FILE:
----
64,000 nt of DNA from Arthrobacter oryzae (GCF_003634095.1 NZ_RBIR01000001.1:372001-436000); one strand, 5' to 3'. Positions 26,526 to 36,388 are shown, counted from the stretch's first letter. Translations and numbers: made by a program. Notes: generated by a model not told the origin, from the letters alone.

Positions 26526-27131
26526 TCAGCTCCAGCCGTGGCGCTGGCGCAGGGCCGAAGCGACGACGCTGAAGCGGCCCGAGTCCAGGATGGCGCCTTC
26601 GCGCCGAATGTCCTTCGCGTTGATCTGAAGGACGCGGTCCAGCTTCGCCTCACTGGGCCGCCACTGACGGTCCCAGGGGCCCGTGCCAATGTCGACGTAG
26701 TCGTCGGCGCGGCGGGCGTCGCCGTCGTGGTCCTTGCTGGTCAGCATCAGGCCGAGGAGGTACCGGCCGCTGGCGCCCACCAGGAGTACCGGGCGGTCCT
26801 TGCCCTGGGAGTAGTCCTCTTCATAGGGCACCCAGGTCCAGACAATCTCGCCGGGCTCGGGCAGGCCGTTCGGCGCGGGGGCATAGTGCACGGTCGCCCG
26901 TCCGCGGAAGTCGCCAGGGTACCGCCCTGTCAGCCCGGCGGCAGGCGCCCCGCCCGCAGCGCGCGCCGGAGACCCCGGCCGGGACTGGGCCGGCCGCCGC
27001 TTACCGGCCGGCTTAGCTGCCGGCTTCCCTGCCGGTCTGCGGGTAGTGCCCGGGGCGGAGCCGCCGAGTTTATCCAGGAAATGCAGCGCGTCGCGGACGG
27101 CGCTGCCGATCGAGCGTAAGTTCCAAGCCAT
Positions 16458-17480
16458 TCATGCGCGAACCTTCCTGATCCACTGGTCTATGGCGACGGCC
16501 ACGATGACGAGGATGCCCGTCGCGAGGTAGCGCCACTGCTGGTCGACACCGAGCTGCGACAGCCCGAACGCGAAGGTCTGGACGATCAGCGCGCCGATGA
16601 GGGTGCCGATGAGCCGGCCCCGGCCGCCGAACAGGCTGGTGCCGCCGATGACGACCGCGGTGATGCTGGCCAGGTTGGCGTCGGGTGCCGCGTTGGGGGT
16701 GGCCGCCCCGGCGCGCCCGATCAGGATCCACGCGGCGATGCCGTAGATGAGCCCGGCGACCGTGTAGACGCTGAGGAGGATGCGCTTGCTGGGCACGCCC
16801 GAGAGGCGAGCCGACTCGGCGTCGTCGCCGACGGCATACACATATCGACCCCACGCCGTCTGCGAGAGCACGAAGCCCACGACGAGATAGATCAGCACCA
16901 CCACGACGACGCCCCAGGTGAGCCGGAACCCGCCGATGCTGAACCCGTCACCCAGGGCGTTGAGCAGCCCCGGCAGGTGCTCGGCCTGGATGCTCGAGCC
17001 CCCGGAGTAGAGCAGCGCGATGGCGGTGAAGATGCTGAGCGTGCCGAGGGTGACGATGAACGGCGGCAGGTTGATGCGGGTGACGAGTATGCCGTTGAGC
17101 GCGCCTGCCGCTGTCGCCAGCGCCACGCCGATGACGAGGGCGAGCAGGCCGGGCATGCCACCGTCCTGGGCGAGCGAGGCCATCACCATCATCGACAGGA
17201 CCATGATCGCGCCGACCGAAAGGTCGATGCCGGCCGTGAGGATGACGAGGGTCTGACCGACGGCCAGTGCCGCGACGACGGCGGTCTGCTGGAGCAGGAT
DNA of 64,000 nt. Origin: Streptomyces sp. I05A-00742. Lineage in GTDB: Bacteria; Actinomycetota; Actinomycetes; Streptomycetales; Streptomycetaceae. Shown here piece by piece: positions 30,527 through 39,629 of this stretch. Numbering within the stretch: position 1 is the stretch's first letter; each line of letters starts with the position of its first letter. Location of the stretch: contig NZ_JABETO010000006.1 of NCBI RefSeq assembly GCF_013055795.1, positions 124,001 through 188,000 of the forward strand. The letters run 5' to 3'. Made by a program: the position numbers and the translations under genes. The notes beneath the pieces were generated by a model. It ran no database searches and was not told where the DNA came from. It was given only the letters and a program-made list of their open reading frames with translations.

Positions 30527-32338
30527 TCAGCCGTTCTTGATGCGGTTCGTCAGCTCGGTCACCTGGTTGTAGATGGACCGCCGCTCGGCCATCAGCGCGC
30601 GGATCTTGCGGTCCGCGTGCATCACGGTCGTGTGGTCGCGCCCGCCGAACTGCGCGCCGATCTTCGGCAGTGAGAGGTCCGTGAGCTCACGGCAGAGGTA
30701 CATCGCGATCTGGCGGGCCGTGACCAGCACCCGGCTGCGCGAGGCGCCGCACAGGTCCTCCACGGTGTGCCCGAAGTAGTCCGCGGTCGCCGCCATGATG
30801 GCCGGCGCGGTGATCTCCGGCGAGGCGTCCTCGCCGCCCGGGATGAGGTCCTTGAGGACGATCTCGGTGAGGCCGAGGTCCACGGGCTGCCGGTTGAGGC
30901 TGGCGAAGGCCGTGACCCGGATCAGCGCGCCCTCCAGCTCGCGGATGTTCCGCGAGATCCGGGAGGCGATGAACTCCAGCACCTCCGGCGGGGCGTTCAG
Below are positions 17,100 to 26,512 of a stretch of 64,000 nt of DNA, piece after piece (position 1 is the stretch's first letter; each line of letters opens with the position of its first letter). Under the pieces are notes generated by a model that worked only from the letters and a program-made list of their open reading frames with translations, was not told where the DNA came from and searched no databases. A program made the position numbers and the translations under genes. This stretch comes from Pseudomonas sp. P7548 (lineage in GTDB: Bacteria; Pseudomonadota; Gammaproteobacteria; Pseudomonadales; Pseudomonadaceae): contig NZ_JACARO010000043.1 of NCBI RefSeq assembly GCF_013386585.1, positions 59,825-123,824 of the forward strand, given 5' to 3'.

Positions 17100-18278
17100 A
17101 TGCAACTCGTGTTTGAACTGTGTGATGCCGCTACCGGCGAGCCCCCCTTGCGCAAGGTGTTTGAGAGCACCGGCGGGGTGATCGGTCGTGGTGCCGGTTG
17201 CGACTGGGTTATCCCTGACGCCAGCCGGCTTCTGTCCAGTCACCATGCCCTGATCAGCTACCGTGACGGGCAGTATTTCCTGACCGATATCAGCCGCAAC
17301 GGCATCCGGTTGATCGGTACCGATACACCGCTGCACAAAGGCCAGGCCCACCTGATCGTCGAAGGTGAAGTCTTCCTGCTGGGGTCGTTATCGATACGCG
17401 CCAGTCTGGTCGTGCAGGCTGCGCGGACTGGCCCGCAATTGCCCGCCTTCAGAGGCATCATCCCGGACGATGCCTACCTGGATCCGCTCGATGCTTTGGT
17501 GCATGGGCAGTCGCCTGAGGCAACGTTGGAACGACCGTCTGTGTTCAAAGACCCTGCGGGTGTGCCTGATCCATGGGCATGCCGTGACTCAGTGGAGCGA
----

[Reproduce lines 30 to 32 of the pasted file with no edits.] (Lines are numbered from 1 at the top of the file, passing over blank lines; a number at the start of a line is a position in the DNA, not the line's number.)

17101 TGCAACTCGTGTTTGAACTGTGTGATGCCGCTACCGGCGAGCCCCCCTTGCGCAAGGTGTTTGAGAGCACCGGCGGGGTGATCGGTCGTGGTGCCGGTTG
17201 CGACTGGGTTATCCCTGACGCCAGCCGGCTTCTGTCCAGTCACCATGCCCTGATCAGCTACCGTGACGGGCAGTATTTCCTGACCGATATCAGCCGCAAC
17301 GGCATCCGGTTGATCGGTACCGATACACCGCTGCACAAAGGCCAGGCCCACCTGATCGTCGAAGGTGAAGTCTTCCTGCTGGGGTCGTTATCGATACGCG